(Note: This blog entry is based on the text for Paul Hornung, A Colander, and This Thanksgiving, originally shared on November 26, 2020. It was the sixty-eighth video for our YouTube Channel, Streams of Living Water (https://www.youtube.com/channel/UCB7KnYS1bpHKaL2OseQWCnw), co-produced with my wife, Rev. Sally Welch.)
There are things to be thankful for all around us during this pandemic. Sometimes they’re kind of weird. We just have to look. Today, we’ll help you see them.
Paul Horning, the Hall of Fame running back for the Green Bay Packers during the Vince Lombardi years, “the Golden Boy”, died recently at age 84. I am thankful for that, because I almost killed him in 1965.
I was driving home, late at night, traveling north on 8th street in Manitowoc, Wisconsin, my hometown, just past fellow Green Bay Packer Fuzzy Thurston’s steak house, The Left End, in slushy snow that was starting to freeze. It was a time when a cool outfit for men was black everything, and, suddenly, from the corner of my left eye, I saw a man with blond hair, dressed in black, step out between two parked cars right in front of me and then lurch back with a surprised expression on his unmistakable face.
I was also stunned. I thought, “That was Paul Horning. I almost hit Paul Horning. I could have killed Paul Horning, but even if I had only injured him there would be no safe place for me. I would have to move. My family would probably have to move. I would not have to move out of town, or out-of-state. I would have had to move off the face of the earth. There would be no safe place for me.” That’s why the first thing I want to say that I am thankful for is that Paul Hornung live a long life.
The second thing I want to say that I am thankful for is for the liturgical year. Yes, that IS an odd thing to be thankful for, until you think about it.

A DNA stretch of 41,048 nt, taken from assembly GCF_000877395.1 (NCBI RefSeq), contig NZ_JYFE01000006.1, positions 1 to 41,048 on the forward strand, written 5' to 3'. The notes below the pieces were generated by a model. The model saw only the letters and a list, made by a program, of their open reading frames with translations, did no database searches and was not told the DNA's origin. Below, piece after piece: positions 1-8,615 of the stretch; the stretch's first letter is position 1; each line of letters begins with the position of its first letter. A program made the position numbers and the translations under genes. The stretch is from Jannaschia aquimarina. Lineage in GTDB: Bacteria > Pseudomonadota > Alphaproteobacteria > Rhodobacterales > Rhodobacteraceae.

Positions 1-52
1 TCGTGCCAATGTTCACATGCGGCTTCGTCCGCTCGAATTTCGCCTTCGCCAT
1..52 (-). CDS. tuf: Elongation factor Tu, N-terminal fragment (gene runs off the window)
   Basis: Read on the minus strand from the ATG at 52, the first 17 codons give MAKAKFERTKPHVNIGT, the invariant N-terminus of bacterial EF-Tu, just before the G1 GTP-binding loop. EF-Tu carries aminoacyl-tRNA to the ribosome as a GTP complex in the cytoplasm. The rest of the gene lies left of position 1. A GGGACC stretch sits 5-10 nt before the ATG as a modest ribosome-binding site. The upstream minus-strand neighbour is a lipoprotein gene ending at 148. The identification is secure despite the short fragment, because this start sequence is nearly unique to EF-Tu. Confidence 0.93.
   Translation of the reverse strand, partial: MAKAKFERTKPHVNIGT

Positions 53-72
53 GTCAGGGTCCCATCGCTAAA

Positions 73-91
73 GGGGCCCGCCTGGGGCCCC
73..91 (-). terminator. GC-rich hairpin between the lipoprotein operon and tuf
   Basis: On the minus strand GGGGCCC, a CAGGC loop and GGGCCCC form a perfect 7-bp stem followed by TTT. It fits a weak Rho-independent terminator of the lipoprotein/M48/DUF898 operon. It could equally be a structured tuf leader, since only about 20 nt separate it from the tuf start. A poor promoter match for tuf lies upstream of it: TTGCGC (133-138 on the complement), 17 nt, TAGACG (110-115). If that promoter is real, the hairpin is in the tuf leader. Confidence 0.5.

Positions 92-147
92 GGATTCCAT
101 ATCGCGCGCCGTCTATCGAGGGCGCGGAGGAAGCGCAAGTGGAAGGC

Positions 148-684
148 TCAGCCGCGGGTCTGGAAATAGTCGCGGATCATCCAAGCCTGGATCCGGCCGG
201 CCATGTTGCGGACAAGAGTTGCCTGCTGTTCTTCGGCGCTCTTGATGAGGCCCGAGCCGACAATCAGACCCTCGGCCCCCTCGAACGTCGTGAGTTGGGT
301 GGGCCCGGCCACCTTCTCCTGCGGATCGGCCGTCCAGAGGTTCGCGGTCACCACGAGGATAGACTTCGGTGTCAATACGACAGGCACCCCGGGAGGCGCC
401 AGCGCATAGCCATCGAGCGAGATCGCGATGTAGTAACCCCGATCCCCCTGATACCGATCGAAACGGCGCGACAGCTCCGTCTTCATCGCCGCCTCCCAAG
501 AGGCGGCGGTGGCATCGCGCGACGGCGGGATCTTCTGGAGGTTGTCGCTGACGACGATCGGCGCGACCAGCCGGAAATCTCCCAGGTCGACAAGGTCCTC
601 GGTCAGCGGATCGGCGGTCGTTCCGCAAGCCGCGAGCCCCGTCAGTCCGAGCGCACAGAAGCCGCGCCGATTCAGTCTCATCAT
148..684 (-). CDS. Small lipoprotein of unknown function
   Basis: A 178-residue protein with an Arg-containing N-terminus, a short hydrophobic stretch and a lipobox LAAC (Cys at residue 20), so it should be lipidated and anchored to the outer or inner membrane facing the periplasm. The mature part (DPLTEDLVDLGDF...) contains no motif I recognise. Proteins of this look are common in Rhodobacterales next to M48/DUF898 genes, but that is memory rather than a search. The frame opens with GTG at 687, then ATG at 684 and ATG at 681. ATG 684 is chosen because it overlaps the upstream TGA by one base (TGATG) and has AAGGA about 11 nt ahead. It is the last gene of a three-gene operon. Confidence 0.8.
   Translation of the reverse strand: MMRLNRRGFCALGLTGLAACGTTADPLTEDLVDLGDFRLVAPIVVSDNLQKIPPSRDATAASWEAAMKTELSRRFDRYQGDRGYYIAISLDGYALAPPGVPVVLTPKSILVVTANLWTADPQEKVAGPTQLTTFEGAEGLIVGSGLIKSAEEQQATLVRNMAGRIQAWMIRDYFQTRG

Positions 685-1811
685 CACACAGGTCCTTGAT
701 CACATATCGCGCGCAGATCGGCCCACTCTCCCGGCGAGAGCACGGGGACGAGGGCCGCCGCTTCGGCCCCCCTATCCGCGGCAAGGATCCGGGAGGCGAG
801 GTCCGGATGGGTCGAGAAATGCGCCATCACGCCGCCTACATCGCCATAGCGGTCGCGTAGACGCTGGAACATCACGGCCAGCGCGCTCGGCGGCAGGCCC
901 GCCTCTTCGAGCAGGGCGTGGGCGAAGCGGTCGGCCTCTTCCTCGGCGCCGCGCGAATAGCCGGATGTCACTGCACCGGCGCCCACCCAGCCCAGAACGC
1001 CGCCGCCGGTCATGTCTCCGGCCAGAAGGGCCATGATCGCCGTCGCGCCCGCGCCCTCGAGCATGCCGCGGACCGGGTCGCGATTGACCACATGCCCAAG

I saw a picture of a liturgical colander a few weeks ago. Do you know what a colander is? It strains out what you don’t want and leaves what is good for you.
The liturgical calendar is what infuses time with meaning. It is observed in some form in most churches, and a new liturgical year starts this coming Sunday.
The liturgical has two cycles, the Christmas Cycle and the Easter Cycle, and a long “season” (technically it’s not a season) of reflection on what it means to be the Body of Christ, the Church, in the world. Each cycle has three parts: a season of reflection and preparation, a season of the event itself, and a season of reflection and application.
The Christmas Cycle begins with Advent, which means “coming”, that prepares us for Christmas, the coming of Jesus Christ, God made flesh, and a season of reflection and application called Epiphany, which means a sudden inbreaking.
It is followed by the Easter Cycle, which begins with Lent, a time of self-denial or additional acts of service, that prepares us for Holy Week and Easter, the torture and death of Jesus on the cross for the sins of all humanity and resurrection, his taking his life back again, of Easter.
That is followed by the Day of Pentecost, the birthday of the Christian Church, and a time of reflection and application of what it means to be a Christian. That takes us back to Advent, with a few special festivals sprinkled throughout the liturgical year. Half the liturgical year is the Christmas and Easter cycles, and half the liturgical year is the time after the Day of Pentecost or what some churches call “ordinary time”.